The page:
At Braybrook Primary Academy we believe that teaching and learning in Art and Design is imperative because it stimulates creativity, imagination and inventiveness. It is our intent to give pupils the skills, concepts and knowledge necessary for them to express responses to ideas and experiences in a visual or tactile form.
It is our aim to provide all children with the fundamental skills, techniques and knowledge needed to independently create their own unique drawings, paintings, sculptures, and crafts. We want the children to have a natural sense of wonder and curiosity when studying a wide variety of artwork. We empower children to discover great artists that will enable them to explore their own and other’s cultural heritages. Whilst learning about the roles and functions of art, pupils can explore the impact it has had on contemporary life and that of different times and cultures. This appreciation and enjoyment of the visual arts enriches all our lives.
We give the children the time and space to explore new themes, new sensations, and ways to be creative without the need to be perfect. At Braybrook Primary Academy, we believe that the process takes precedence over the product. We want our children to see the enjoyment and satisfaction in the process of producing art. It is through the children’s personalised experience of art at Braybrook, that we enable the children to feel safe, secure, and happy, to produce their most creative work.
“Art is not just a subject to learn, but an activity that you can practise with your hands, your eyes, your whole personality.” Quentin Blake, Children’s Laureate
We use Kapow Primary’s Art and design scheme of work which aims to inspire pupils and develop their confidence to experiment and invent their own works of art. The scheme is written by experts in their field and designed to give pupils every opportunity to develop their ability, nurture their talent and interests, express their ideas and thoughts about the world, as well as learning about the rich heritage and culture of the British Isles and beyond.
Kapow Primary’s Art and design scheme of work supports pupils to meet the National curriculum end of key stage attainment targets and has been written to fully cover the National Society for Education in Art and Design’s progression competencies.
Aims of Art and Design
We believe Art and Design offers opportunities for children:
- To foster an appreciation and enjoyment of art, craft and design and provide opportunities for studying contemporary, modern and traditional art.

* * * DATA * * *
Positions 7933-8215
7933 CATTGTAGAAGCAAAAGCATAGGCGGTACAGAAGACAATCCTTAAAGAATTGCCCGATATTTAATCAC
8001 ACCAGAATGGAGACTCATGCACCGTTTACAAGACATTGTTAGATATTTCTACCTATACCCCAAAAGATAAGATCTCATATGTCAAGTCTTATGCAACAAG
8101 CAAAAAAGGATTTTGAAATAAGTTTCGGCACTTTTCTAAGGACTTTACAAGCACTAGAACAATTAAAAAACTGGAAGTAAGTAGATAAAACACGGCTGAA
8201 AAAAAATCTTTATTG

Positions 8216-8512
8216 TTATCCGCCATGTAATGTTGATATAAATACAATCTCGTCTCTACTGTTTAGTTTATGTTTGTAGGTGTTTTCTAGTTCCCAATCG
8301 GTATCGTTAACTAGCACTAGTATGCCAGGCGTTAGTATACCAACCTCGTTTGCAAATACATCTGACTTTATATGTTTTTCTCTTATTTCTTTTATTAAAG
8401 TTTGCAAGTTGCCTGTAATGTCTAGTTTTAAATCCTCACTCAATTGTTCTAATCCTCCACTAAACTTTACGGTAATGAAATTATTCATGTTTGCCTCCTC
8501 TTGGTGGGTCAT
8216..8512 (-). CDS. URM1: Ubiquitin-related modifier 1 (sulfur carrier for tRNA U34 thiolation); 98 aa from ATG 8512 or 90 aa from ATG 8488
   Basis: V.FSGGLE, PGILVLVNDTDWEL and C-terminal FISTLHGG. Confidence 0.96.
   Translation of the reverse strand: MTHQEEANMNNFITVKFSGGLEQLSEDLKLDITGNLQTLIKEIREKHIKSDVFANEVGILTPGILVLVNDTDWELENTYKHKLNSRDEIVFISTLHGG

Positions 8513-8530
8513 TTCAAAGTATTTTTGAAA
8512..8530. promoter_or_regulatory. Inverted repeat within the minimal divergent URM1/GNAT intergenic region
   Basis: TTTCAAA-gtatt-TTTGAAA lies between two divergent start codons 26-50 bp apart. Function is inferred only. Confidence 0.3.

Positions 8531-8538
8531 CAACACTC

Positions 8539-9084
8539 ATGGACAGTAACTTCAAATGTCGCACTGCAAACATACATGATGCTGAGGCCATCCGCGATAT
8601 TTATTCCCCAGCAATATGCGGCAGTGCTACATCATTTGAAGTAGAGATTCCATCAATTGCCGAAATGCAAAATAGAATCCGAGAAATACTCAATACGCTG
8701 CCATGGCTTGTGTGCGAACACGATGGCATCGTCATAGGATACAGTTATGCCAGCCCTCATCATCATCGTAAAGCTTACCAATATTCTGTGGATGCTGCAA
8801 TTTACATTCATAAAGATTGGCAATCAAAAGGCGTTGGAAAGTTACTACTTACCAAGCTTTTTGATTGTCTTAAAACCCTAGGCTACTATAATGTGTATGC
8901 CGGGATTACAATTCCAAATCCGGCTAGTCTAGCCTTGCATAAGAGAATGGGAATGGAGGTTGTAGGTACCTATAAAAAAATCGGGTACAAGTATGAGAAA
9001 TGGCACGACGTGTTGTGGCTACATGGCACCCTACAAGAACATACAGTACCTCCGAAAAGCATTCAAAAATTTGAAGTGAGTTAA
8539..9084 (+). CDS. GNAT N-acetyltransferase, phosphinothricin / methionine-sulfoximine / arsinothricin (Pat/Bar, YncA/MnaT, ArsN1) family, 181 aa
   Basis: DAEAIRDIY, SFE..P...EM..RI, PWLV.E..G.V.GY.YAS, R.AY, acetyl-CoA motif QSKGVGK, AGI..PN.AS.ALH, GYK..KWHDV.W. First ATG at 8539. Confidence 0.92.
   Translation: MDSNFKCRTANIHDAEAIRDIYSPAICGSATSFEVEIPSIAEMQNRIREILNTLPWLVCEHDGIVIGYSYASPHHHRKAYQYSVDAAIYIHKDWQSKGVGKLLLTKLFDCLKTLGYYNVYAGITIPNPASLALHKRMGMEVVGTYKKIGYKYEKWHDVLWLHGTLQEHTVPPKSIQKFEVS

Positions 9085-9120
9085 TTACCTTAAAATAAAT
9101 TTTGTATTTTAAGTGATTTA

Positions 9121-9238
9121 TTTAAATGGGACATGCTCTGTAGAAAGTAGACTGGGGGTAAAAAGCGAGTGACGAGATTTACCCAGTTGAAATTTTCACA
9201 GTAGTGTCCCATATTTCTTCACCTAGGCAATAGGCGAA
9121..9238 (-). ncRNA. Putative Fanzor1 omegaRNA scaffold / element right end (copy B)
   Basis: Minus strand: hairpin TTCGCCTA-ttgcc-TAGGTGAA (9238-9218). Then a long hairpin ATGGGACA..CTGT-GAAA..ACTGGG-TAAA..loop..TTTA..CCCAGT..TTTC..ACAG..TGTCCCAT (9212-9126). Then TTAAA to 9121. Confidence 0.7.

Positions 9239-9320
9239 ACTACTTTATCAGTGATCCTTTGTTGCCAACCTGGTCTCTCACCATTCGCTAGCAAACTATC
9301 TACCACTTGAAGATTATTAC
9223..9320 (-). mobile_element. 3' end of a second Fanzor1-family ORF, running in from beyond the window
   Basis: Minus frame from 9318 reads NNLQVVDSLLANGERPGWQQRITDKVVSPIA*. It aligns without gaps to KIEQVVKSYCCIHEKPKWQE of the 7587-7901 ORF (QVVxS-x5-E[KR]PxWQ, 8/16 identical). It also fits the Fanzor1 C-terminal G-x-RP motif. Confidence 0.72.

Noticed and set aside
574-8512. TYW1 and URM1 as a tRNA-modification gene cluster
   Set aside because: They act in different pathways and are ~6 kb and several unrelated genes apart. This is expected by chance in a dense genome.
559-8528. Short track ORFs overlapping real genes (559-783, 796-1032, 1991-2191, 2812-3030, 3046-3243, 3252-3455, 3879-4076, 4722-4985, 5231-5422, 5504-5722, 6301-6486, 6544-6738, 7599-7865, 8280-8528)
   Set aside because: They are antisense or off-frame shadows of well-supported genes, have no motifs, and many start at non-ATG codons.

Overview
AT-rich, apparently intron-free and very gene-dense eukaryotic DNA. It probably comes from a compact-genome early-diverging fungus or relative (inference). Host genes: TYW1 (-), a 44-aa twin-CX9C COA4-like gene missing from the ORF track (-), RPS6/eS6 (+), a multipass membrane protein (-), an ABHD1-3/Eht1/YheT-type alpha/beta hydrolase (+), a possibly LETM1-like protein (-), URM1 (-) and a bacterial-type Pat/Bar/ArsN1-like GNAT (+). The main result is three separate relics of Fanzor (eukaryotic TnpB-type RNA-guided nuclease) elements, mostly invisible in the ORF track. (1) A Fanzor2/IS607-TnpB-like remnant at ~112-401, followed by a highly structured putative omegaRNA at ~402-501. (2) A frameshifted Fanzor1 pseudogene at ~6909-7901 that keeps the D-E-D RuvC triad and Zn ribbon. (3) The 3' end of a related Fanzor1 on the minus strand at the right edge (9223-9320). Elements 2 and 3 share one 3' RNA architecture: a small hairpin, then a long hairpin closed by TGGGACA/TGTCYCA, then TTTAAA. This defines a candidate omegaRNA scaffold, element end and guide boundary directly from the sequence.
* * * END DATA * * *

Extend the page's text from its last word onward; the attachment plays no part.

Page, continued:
- To celebrate, explore and understand the work of artists, crafts people and designers from around the world, analysing and discussing their work to develop their artistic vocabulary, as well as apply this knowledge to their own woek.
- To experience a broad and balanced range of art activities and show progression within these experiences
- To develop their ability to observe, investigate, respond to and record the world around them through a growing variety of forms and media
- To show development of ideas, reflections and their own skills through the use of a sketchbook
- To develop confidence in the use of a range of tools, media and processes and improve the pupil’s ability to control materials, medium and techniques;
- To develop creativity and imagination through a range of complex activities;
- Through art, to extend and enrich other curriculum areas
- To improve their mastery of art and design using a variety of techniques and media including pencil, charcoal, pastel, paint, clay, collage, weaving, printing and 3D modelling.
Art and Design is a crucial part of school life and learning and it is for this reason that as a school we are dedicated to the teaching and delivery of a high-quality Art and Design curriculum. This is implemented through:
• A well thought out, whole school, yearly overview of the Art and Design curriculum which allows for progression across year groups in all areas of Art and Design.
• Well planned and resourced units providing children with hands-on, meaningful and enriching experiences.
• A range of skills being taught ensuring that children are aware of both disciplinary, practical and substantive knowledge in Art and Design.